Book Review: Wings Like A Dove

9 Dec

Can the invisible walls that separate people ever come down?

In 1933, Anna Leibowicz is convinced that the American dream that brought her Jewish family here from Poland is nothing but an illusion. Her father has vanished. Her dreams of college can’t make it past the sweat-shop door. And when she discovers to her shame and horror that she’s with child, her mother gives her little choice but to leave her family. Deciding her best course of action is to try to find her father, she strikes out…hoping against hope to somehow redeem them both.

When Anna stumbles upon a house full of orphan boys in rural Indiana who are in desperate need of a tutor, she agrees to postpone her journey. But she knows from the moment she meets their contemplative, deep-hearted caretaker, Thomas Chandler, that she doesn’t dare risk staying too long. She can’t afford to open her heart to them, to him. She can’t risk letting her secrets out.

All too soon, the townspeople realize she’s not like them and treat her with the same disdain they give the Sisters of Mercy — the nuns who help Thomas and the boys — and Samuel, the quiet colored boy Thomas has taken in. With the Klan presence in the town growing ever stronger and the danger to this family increasing the longer she stays, Anna is torn between fleeing to keep them safe . . . and staying to fight beside them.

Oh, that I had wings like a dove! for then would I fly away, and be at rest . . .

Camille Eide writes more than a romance with her tender tales of love, faith, and family for those who enjoy inspirational romance and women’s fiction. Her novel, The Memoir of Johnny Devine, was awarded 5 Gold Stars/Top Pick, Best Inspirational Romance, & the December Seal of Excellence from RT Book Reviews, and Oregon Christian Writers’ Best Historical Fiction.

Please visit Camille’s website at


My Impressions:

When I learned that Camille Eide had a new book coming out, I knew I would have to read it. I read The Memoir of Johnny Devine, and loved it! It was a book that I kept thinking about long after it was finished. Well, I now have another book to ponder and to recommend to anyone who will listen. Wings Like A Dove is an historical/romance novel set in the 1930s. Eide captures the era perfectly with its hoboes on the move, tough economic times, and the persistent bigotry and suspicion that met anyone who was different. This was an America I didn’t know much about, revealing not only the evils within, but the heroic spirit that can overcome that evil. And in case you are wondering, its message is very relevant for us today. Wings Like A Dove earns a highly recommended rating.

Anna Leibowicz has many things against her — she’s an immigrant, Jewish, and an unwed mother. Facing shame and hopelessness she embarks on a journey to find her missing father. But a wrong turn lands her in small town Indiana where she finds purpose in teaching 6 children in need of mothering. But while Anna finds a home in the unusual household, she also faces extreme prejudice, intimidation, and threats. The small town of Corbin doesn’t welcome anyone who is different from them.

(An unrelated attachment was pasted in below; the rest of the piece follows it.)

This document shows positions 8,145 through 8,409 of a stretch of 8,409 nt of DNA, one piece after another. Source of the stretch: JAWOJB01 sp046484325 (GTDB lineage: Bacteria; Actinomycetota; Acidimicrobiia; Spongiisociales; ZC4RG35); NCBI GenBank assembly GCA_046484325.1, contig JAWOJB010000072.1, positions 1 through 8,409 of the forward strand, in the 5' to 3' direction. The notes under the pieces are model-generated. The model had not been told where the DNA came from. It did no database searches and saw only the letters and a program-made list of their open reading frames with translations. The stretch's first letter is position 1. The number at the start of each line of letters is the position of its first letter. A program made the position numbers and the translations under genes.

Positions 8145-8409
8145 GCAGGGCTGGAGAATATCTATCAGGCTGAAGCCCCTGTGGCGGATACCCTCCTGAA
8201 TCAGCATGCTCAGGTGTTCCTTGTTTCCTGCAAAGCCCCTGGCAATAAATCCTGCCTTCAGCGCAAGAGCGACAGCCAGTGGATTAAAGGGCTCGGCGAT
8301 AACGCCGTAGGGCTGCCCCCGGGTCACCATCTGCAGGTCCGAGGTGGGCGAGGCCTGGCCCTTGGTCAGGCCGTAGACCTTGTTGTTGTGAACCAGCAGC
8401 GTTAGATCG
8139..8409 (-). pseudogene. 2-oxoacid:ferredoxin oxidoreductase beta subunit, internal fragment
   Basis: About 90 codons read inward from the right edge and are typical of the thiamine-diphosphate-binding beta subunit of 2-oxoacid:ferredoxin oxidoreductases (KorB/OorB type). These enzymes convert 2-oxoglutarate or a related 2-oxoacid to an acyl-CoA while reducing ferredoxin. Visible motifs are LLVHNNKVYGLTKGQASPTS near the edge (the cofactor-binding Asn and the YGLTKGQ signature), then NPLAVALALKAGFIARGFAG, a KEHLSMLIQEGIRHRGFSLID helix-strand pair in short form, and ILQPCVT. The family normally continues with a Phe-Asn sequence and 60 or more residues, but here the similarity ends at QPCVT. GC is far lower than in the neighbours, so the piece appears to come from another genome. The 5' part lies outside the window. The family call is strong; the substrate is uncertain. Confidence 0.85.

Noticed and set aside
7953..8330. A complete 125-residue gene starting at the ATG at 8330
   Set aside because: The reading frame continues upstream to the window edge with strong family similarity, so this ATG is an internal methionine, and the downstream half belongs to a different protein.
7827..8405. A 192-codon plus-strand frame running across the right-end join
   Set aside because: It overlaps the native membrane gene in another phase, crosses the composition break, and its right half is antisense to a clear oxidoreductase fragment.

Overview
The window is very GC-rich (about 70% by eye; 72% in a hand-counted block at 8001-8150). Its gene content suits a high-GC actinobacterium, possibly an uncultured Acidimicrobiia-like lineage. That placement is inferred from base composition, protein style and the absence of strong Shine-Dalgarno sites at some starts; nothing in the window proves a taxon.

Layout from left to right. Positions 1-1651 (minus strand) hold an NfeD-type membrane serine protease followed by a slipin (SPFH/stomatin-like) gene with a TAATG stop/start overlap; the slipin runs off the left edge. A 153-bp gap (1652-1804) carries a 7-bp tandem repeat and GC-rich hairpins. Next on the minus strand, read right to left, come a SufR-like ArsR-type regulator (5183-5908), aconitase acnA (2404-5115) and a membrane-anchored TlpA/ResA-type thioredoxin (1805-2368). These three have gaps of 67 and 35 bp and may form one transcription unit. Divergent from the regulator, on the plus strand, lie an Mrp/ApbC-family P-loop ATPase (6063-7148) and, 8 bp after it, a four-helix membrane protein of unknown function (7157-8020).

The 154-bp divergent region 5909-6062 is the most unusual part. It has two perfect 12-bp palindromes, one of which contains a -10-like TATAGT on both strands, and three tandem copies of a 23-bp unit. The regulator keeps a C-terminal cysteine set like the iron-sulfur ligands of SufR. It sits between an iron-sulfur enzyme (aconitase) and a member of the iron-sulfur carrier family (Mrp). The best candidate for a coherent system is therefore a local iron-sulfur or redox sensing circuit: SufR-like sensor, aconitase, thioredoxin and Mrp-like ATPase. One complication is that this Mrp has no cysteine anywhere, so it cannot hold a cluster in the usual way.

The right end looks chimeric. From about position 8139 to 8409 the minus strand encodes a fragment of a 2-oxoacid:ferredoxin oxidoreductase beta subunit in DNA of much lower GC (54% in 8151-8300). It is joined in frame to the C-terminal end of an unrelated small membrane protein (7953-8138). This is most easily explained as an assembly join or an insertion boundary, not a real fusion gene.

The 1933 setting of a small farming community in Indiana was an eye-opener to me. I am from the South where history can be a very painful thing to face. Yet, I didn’t know that extreme prejudice against others — black, immigrant, Jew, Catholic — existed across America. Ignorant or naive, I am not sure which I was, but I am glad that I read Wings Like A Dove to begin to understand the history of bigotry that existed in other regions of America. And while that aspect of the book was difficult to read, its strong message of forgiveness and redemption covers all the ugliness portrayed. Characterization is strong in the novel. The story is told in a third person narrative, and through letters from Anna to her sister back in New York. The two combined created a whole picture of what Anna felt and faced. She, along with the other characters — Thomas, young Samuel, neighbor Sarah, and the Sisters Mary — were wonderfully written. I appreciated Eide’s depiction of the antagonists as well. They were not faceless, but became real to this reader. Shame is a strong theme within the novel. Anna’s view of God and herself slowly changes as she faces grace and acceptance. And I loved the coming together of people from different faith backgrounds — Jewish, Catholic, and Baptist — in standing up for each other and what was right.

Wings Like A Dove is an emotionally charged novel, not easily read. It is, however, one you will be so happy you did. Eide provided great historical detail in the afterword and insightful discussion questions. You will be glad of that, because you will want to share your reading experience. Grab some reading friends or your book club and dig in!

Highly Recommended.

Great for Book Clubs.

Audience: adults.

(Thanks to the author for a complimentary copy. All opinions expressed are mine alone.)



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